I observed an Algebra 2 class at Hacienda (pseudonym), a Northern California high school, on September 9, 2016. The high school has over 1900 students, mostly minority (Asian and Latino). About 20 percent of the students are eligible for free and reduced lunch–a measure of poverty used in U.S. public schools. Over 98 percent graduate and a very high percentage of those graduates enter college. About one-third of students take Advanced Placement exams with well over 80 percent qualifying for college credit. Less than 10 percent of students are English Language Learners and just over that percentage have been identified with disabilities. This is a high school that prides itself on academic and sports achievements and is recognized in the region, state, and nation as first-rate.

Beverly Young (pseudonym) is a veteran teacher of 22 years at Hacienda. A slim woman of average height, wearing black slacks, white blouse with a beige sweater, she has been department head and very involved in coordinating the math curriculum at the school. Since 2008, she has embraced different technologies for the efficiency they brought to her in making out quizzes and tests and their help in connecting to students. She has been using an iPad with educational apps particularly Doceri for her math lessons since the tablet appeared.

The 50-minute lesson on Friday morning went swiftly by as the fast-paced, organized teacher taught about factoring quadratic equations. Announcements about upcoming quiz are posted on bulletin board next to whiteboard: “9/14—9/15, Quiz 4.1 to 4.2” –and upcoming test—“9/21—9/22, Test on 4.1 to 4.4.” The numbers refer to textbook sections.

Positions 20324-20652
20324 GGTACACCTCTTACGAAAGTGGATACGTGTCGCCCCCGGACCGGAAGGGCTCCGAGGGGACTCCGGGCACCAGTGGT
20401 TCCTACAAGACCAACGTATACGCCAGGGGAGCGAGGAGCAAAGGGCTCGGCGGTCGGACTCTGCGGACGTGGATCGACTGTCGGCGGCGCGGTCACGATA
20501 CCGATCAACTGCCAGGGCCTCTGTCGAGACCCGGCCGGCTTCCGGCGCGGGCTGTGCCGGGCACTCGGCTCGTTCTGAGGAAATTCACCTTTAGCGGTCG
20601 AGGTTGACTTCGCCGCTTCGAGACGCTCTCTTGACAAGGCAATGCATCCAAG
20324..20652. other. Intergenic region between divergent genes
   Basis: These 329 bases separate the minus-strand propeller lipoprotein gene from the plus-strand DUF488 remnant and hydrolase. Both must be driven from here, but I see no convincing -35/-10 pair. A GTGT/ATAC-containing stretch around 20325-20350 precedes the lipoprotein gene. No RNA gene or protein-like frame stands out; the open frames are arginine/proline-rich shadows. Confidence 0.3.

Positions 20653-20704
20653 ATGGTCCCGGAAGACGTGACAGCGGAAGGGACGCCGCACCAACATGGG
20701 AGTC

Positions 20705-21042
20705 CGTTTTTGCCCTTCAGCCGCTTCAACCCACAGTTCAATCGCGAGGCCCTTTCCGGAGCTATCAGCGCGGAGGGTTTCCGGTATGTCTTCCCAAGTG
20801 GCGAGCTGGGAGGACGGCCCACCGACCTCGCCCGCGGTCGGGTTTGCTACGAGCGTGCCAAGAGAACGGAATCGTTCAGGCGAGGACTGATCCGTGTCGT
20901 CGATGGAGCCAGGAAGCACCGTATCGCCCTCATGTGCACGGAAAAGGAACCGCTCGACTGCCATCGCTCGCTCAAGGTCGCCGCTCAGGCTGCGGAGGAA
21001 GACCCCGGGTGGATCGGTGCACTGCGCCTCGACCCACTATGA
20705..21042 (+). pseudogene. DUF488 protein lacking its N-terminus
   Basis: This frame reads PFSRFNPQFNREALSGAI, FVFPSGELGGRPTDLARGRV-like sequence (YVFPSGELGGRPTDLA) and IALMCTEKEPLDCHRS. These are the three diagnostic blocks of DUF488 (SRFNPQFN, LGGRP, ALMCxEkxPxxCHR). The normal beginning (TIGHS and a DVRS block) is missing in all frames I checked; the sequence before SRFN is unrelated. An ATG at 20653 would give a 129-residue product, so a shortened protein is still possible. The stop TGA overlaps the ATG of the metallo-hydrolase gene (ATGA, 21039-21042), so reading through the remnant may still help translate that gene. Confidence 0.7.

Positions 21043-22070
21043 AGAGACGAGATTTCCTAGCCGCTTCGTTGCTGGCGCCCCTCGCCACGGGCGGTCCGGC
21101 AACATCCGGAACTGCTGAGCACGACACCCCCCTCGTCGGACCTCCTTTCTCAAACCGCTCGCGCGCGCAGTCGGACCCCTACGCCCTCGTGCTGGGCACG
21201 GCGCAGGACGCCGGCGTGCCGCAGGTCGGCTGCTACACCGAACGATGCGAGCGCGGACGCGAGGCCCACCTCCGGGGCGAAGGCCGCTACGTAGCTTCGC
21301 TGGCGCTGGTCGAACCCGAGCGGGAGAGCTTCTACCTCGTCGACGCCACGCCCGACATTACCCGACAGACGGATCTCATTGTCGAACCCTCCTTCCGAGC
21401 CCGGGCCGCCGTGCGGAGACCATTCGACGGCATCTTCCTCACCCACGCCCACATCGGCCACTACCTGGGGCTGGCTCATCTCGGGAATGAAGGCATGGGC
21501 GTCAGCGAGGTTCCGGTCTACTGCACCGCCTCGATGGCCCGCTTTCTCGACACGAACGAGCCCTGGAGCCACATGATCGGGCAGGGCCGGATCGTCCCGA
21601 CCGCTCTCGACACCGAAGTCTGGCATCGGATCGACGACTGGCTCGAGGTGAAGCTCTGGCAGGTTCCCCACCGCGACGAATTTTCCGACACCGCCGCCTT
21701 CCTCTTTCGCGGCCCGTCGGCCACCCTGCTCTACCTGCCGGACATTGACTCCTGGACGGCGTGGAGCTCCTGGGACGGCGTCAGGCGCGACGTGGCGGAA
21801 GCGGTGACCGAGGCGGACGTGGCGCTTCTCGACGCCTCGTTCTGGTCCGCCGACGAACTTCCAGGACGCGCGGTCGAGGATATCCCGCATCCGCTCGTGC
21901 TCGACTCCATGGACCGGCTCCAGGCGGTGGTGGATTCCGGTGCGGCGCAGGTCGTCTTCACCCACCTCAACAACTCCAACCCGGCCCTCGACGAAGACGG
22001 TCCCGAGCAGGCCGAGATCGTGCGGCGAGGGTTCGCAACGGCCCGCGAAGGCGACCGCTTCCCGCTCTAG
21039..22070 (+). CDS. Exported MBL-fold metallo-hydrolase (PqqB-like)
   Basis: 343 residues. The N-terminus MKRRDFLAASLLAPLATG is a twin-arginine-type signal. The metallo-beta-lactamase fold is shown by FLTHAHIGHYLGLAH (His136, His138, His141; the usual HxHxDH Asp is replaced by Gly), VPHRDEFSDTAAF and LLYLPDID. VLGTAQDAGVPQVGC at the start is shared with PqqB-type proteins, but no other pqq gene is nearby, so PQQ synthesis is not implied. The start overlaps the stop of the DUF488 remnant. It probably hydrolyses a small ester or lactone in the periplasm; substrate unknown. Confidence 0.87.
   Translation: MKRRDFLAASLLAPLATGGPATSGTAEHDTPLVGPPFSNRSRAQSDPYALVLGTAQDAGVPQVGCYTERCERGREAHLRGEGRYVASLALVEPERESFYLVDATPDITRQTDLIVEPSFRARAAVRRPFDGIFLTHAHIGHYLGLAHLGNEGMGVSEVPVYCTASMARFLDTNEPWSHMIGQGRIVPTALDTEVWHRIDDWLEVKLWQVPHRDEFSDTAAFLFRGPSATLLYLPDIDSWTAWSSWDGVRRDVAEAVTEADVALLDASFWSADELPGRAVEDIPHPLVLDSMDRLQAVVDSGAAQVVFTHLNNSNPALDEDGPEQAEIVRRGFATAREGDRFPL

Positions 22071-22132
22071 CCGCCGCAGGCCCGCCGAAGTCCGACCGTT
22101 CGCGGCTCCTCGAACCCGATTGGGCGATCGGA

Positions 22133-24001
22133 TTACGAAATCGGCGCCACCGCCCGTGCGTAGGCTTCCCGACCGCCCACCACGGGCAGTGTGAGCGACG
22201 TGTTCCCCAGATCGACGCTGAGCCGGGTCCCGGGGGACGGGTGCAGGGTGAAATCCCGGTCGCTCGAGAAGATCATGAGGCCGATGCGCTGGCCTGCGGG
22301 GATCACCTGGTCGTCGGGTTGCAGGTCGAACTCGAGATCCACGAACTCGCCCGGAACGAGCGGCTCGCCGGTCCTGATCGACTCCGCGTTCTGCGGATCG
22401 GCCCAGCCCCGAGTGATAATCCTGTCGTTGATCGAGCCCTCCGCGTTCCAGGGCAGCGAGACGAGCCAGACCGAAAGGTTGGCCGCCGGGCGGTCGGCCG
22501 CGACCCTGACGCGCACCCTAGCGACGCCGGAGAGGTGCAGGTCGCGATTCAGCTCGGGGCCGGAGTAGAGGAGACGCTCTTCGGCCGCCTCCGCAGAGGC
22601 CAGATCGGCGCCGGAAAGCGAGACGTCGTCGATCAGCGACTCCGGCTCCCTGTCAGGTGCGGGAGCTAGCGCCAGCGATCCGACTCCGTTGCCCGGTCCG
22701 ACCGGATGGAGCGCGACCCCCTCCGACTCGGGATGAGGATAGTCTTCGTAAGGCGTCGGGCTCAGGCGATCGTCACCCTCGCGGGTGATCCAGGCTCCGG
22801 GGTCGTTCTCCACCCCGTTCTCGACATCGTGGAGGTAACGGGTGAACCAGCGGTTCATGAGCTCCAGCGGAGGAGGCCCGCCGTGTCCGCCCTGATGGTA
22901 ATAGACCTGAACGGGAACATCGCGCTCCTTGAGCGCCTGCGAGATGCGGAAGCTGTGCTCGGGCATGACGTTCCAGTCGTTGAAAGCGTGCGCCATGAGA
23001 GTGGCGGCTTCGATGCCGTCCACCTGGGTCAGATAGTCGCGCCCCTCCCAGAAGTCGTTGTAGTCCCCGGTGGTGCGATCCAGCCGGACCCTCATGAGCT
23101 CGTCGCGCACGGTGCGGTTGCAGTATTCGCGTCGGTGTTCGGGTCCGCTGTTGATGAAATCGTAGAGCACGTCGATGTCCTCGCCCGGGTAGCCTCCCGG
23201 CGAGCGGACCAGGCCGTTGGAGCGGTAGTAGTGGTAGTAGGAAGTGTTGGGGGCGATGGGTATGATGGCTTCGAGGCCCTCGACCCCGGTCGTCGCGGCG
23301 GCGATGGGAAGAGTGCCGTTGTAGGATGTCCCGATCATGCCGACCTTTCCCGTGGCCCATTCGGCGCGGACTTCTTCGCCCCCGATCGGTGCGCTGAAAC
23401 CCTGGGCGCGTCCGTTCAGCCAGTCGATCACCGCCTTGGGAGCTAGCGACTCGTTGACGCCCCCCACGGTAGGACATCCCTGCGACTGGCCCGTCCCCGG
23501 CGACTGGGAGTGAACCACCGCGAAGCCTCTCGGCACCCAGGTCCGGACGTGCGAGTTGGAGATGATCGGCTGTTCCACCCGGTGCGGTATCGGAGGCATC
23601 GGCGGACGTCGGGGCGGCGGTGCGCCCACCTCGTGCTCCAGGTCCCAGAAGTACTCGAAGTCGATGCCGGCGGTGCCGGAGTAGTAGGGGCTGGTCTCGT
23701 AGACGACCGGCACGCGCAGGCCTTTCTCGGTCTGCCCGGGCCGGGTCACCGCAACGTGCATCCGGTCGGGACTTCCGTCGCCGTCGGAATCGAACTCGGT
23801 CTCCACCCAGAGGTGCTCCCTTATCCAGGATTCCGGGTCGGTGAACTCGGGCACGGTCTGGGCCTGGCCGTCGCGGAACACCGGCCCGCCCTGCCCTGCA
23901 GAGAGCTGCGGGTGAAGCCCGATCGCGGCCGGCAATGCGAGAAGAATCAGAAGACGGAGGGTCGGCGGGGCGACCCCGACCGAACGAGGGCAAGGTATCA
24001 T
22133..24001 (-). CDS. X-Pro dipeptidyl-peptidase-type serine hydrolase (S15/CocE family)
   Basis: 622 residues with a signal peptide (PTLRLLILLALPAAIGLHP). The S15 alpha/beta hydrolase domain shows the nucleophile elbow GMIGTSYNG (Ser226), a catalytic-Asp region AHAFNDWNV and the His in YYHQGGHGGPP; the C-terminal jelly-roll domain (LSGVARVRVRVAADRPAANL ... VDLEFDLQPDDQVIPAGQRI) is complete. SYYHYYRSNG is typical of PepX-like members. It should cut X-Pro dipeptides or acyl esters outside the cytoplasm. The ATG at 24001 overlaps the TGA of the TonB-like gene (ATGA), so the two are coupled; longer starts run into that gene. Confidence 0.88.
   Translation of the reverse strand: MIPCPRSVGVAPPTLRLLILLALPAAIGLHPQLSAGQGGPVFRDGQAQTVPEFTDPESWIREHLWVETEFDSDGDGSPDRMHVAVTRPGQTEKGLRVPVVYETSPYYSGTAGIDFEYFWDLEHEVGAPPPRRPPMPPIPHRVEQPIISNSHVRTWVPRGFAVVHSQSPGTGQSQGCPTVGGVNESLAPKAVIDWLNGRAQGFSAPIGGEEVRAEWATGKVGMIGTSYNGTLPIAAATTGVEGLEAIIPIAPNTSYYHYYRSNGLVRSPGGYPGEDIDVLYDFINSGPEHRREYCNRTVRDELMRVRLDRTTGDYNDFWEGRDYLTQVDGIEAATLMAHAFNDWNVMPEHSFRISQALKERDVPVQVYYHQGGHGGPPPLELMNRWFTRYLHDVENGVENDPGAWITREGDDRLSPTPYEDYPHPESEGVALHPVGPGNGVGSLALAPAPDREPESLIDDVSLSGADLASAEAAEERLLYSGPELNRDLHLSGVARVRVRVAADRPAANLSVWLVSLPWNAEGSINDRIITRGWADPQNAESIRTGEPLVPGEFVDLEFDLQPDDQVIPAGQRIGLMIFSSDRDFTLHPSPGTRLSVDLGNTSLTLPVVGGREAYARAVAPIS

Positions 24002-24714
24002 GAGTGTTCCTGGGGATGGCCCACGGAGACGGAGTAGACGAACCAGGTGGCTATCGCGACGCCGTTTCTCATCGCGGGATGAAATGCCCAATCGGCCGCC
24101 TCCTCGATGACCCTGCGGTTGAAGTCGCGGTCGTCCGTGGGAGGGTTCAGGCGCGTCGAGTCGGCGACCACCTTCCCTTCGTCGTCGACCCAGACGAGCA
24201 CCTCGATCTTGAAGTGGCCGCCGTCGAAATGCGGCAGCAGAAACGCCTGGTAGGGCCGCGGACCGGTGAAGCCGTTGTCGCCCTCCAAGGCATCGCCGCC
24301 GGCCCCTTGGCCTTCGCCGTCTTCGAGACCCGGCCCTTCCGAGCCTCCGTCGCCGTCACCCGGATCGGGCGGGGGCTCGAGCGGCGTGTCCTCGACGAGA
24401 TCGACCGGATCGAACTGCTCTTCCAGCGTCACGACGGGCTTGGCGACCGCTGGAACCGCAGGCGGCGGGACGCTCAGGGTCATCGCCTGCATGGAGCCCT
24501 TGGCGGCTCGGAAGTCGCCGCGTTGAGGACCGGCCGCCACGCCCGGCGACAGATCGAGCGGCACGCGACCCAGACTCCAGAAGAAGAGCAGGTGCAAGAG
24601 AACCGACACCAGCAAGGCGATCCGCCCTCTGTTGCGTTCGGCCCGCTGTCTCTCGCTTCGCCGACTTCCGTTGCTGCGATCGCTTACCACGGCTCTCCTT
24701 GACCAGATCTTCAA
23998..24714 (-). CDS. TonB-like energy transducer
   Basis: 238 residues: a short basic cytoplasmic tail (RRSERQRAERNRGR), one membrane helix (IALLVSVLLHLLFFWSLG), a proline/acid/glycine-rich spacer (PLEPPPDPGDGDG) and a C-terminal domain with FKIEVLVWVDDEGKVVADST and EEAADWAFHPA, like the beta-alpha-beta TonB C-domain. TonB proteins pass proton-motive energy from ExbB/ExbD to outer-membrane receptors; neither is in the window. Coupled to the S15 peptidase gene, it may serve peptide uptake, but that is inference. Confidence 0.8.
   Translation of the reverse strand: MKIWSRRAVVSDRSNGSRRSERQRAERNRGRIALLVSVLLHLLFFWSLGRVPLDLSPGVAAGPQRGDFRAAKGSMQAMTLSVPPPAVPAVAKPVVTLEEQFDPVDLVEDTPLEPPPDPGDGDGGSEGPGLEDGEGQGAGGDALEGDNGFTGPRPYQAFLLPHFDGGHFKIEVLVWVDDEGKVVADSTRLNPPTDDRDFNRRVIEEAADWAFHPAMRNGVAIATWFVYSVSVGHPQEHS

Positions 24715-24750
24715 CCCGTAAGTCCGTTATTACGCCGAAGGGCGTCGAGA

There are 26 students in the room sitting at five rows of three desks next to one another, all facing the whiteboard. Young, carrying her iPad with her as she walks around, uses a remote to post slides and videos on the whiteboard during the lesson.

For the first five minutes, Young shows a video about the Rio Paralympics. As students watch the brief video, Young, holding her iPad, walks around recording who is present and then stamping homework that students had laid out on their desks. I look around the class; they were watching intently athletes with disabilities who perform extraordinary feats.

Two minutes later, school announcements appear as a video on the whiteboard. Hacienda students prepare the daily announcements. A student anchors the announcements showing clips prepared by other students for different daily and weekly school activities (e.g., upcoming mini-bike racing event in Quad). In most schools where I observe classes, announcements are on the public address system and generally students ignore them as they drone on. I looked around and saw that all but a few of the students watched each announcement.

After announcements end, Young turns to the lesson for the day. The slide on the whiteboard is the objective for the day: “Factoring and Solving x²+bx+c=0.” She asks if there are any questions on the homework. No hands go up. Young then passes out handout for the day and directs students to go to Google Classroom on their devices (I see those students sitting near me have a mix of different laptops and tablets). She then asks students to go to Socrative, a software program, and gives instructions how they should login. She walks up and down aisles to see what is on students’ screens. After all students have logged in, she clicks on a short video that explains factoring quadratic equations by using an example of jellyfish.

Young explains what the key terms are, the different variables described in video and then applies it to factoring. She gives examples of binominals and asks questions as she goes along. She encourages students to talk to one another if they are stuck. She walks up and down aisles with iPad in hand as students answer. She then reviews binominals and moves to trinominals. “Now, look at polynominals.“ One student asks for clarification of terms. Young clarifies and asks: “You guys understand?” A few heads nod.